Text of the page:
The National Security and Investment Act 2021 (“NSIA” or “the Act”) came into force in the UK on January 4, 2022. The NSIA extends the powers of the UK government to review certain acquisitions and investments for national security reasons . The NSIA applies when a target entity is in one of the 17 sensitive sectors defined in the law and is carrying on business in the UK. The UK Government’s authority applies to transactions entered into in the period after November 12, 2020.
The 17 sensitive sectors defined in the NSIA are: advanced materials, advanced robotics, artificial intelligence, civil nuclear, communications, hardware, critical UK government suppliers, cryptographic authentication, data infrastructure, defence, energy, military and dual-use, quantum technologies, satellite and space technologies, UK emergency service providers, synthetic biology and transport.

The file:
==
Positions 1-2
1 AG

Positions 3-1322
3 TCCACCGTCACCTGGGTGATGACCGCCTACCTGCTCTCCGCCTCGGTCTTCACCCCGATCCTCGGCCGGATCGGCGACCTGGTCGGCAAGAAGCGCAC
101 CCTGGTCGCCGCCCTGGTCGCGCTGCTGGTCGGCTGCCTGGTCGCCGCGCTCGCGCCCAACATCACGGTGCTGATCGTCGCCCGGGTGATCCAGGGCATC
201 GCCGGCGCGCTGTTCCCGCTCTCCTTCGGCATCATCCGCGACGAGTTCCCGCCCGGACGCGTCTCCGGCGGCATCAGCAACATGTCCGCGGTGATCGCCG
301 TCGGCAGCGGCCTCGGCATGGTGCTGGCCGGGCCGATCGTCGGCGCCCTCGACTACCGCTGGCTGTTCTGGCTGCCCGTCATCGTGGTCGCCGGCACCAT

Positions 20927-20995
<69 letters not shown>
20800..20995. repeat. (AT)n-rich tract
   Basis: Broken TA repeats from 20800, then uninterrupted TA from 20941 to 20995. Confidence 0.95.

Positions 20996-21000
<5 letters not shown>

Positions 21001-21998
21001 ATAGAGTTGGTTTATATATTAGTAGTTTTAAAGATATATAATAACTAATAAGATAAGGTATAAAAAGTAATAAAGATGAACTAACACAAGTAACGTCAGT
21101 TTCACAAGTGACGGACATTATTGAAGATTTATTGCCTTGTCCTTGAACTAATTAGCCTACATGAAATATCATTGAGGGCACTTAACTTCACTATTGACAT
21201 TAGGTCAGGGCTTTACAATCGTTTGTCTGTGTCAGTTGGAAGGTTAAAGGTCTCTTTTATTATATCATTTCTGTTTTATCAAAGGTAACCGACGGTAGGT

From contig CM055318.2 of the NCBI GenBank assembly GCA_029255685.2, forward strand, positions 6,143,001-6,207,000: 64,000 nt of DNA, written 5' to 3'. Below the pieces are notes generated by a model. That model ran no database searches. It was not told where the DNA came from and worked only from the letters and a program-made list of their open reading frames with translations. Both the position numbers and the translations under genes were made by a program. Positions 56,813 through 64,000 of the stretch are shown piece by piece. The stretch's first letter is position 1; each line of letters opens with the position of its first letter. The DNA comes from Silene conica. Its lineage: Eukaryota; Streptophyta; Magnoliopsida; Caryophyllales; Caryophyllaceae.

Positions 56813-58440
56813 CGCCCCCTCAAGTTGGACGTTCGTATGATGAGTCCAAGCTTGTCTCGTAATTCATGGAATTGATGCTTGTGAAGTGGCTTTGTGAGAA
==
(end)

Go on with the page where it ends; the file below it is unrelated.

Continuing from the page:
The importance of the NSIA cannot be underestimated. Where a reportable transaction is not reported to the UK government or completes without UK government approval, it will automatically be voided and subject to civil penalties (the greater of 5% of the overall turnover of the purchaser or £10 million) and/or criminal penalties may apply.
However, to date, the impact of the NSIA on restructuring and insolvency cases has received little coverage.
THE INSOLVENCY EXCLUSION IN THE NSIA
Paragraph 2 of Schedule 6 of the NSIA confirms that control exercised by a director while the company is in administration does not fall within the trigger events set forth in the NSIA. This exclusion is very limited as it does not refer to other forms of insolvency proceedings in the UK (eg liquidation). It also does not refer to other types of enforcement such as the appointment of a receiver over company assets. Further, the exclusion is limited only to the appointment of directors and not to transactions entered into by directors.
Where an agent is to be appointed, who is not a director, to a company that falls within one of the 17 strategic sectors defined in the NSIA, notification may be required under the NSIA.
Conduct of an official